Holders of subscriptions to the autumn season for Sinfonietta Rīga (September to December) will be able to enjoy five outstanding concert programmes which, as always, will offer lots of surprises and discoveries.
The new season for the Sinfonietta Rīga chamber orchestra will begin with the “Great” symphony by the sincere Austrian composer Franz Schubert and with Learning About Acoustics by the untamed Latvian experimenter Kristaps Pētersons. This is a chamber symphony that was composed for the unique and multi-layer architectural ensemble of the Spilve airport. Wolfgang Amadeus Mozart will be represented with its concerto symphony, in which tense dramaturgy is merged with the unending virtuosity of an instrumental concerto. It balances the pain of the heart of the romantic composer and the soaring sounds of the master of acoustics. The soloists will be two outstanding chamber musicians from the Artemis string quarter from Berlin – violinist Vineta Sareika, who is always welcome in Latvia, and the violinist and violist Gregor Sigl, who trained at the Mozarteum in Salzburg.
Latvian Concerts have ensured the continuation of the “Really Young Ones” concert series during the next concert season. There will be four concerts for our youngest listeners – preschool children. Outstanding instrumentalists, singers, dancers and actors will appear on stage, and there will be fragments from animated films. The musicians will be dressed in costumes that will be of interest to and familiar for the kids. For half an hour before and after each concert, children will have access to creative workshops.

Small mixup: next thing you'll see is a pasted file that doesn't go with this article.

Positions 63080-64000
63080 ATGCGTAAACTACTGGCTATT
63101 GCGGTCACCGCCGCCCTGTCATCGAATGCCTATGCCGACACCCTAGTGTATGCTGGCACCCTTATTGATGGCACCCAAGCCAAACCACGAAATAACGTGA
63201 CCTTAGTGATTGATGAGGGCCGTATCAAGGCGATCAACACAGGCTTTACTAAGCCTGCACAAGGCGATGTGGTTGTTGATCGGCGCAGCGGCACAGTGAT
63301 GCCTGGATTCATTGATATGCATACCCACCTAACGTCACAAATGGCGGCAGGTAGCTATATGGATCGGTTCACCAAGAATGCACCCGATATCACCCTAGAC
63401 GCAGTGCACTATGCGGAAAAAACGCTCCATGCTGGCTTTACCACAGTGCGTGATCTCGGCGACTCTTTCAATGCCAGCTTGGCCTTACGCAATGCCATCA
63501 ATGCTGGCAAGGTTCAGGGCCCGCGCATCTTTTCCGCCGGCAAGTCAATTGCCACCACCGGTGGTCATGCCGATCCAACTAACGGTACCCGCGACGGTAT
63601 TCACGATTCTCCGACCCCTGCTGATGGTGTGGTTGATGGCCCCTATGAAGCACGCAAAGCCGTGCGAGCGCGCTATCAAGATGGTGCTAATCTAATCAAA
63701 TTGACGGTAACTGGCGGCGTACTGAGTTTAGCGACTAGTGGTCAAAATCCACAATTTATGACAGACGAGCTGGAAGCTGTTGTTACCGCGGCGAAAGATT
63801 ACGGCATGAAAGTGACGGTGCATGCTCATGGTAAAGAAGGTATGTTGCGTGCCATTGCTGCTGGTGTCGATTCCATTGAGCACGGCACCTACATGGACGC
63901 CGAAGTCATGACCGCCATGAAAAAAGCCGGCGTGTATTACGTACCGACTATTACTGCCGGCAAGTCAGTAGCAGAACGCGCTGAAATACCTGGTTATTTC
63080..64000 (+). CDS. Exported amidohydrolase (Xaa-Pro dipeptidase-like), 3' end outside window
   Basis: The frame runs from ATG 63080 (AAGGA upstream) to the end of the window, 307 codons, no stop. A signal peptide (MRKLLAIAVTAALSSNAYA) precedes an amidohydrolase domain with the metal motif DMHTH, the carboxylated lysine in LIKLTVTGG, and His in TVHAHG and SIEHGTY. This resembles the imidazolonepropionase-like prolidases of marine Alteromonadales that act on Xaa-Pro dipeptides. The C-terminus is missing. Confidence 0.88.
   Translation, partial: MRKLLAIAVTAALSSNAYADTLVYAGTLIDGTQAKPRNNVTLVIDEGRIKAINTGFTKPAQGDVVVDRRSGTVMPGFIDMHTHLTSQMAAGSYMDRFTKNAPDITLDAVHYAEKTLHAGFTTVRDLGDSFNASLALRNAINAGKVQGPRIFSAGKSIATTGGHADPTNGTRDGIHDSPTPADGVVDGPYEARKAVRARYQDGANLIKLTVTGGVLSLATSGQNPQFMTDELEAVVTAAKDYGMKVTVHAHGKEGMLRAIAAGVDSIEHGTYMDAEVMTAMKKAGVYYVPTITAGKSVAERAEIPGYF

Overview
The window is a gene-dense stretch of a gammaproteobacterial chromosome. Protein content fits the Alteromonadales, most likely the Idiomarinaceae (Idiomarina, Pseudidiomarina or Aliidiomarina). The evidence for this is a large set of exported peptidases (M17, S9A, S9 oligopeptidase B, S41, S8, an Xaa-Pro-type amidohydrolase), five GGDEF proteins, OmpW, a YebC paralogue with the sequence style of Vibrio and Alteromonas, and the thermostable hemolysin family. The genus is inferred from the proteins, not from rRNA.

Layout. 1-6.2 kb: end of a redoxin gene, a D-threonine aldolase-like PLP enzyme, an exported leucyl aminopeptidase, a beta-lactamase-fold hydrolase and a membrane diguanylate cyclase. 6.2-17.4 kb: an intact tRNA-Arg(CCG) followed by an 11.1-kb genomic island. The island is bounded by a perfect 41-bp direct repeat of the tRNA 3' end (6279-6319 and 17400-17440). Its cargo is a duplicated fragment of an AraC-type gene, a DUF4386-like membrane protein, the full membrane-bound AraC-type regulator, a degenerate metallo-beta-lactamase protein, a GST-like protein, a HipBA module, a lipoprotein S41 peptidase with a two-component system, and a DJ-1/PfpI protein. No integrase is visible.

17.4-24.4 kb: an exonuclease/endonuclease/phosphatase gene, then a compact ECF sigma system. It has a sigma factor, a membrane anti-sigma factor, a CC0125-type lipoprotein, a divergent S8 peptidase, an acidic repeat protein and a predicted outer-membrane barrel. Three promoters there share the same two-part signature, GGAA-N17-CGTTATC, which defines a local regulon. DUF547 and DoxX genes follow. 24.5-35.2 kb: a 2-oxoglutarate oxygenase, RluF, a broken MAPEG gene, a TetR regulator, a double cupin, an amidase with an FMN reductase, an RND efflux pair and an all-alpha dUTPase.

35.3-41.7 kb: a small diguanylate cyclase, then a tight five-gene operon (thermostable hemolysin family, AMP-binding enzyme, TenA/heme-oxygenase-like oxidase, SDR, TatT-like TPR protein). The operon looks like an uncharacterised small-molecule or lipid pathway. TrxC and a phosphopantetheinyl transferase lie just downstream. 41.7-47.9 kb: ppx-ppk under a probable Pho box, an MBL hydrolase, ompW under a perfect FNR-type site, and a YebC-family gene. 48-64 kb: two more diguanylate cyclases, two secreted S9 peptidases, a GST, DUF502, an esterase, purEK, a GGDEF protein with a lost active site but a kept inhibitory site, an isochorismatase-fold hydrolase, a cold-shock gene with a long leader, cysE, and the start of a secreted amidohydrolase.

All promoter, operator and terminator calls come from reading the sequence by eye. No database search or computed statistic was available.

Subscriptions cost just EUR 18. Visit www.bilesuparadize.lv.
Pierre Colombet, violin
Gabriel Le Magadure, violin
Adrien Boisseau, viola
Raphaël Merlin, cello
Ludwig van Beethoven, Claude-Achille Debussy
The central voice of the royal Concertgebouw orchestra in Amsterdam, Alexei Ogrintchouk, has said that the oboe is the most physically complicated instrument in the world, and its complexity has put in the Guinness Book of World Records. Ogrintchouk learned his mastery and musical taste at the Gnessin Russian Academy of Music in Moscow and at the Paris Conservatory. He has also studied under some of the world’s most distinguished orchestral conductors, first and foremost Valeri Gergiyev and Mariss Jansons. Ogrintchouk says that he feels an artistic need to conduct music, because his amazing experience with chamber music has been wonderfully facilitated by music by Wolfgang Amadeus Mozart and Felix Mendelssohn. Vincenzo Bellini, in turn, composed only one instrumental concerto, and its beautiful melodies will be performed by Alexei Ogrintchouk and his lyrical oboe.
Inga Kalna, soprano
Diāna Ketlere, piano
Music by Richard Strauss, Alfrēds Kalniņš, Jānis Mediņš
Marta Sudraba, cello
Ieva Oša, piano
Ludwig van Beethoven, Claude-Achille Debussy, Zoltán Kodály, César Franck and Andris Dzenītis (new composition)
Matīss Čudars, electric guitar
Latvian Radio Choir group
Conductor Kaspars Putniņš
Karlheinz Stockhausen, Matīss Čudars (premiere of a new composition)
Egīls Šēfers, clarinet
Juris Žvikovs, piano
The percussion ensemble Perpetuum Ritmnico
Music by Steve Reich, John Cage, Julia Wolfe, David Lang and Niko Muhly, as well as arrangements of Radiohead songs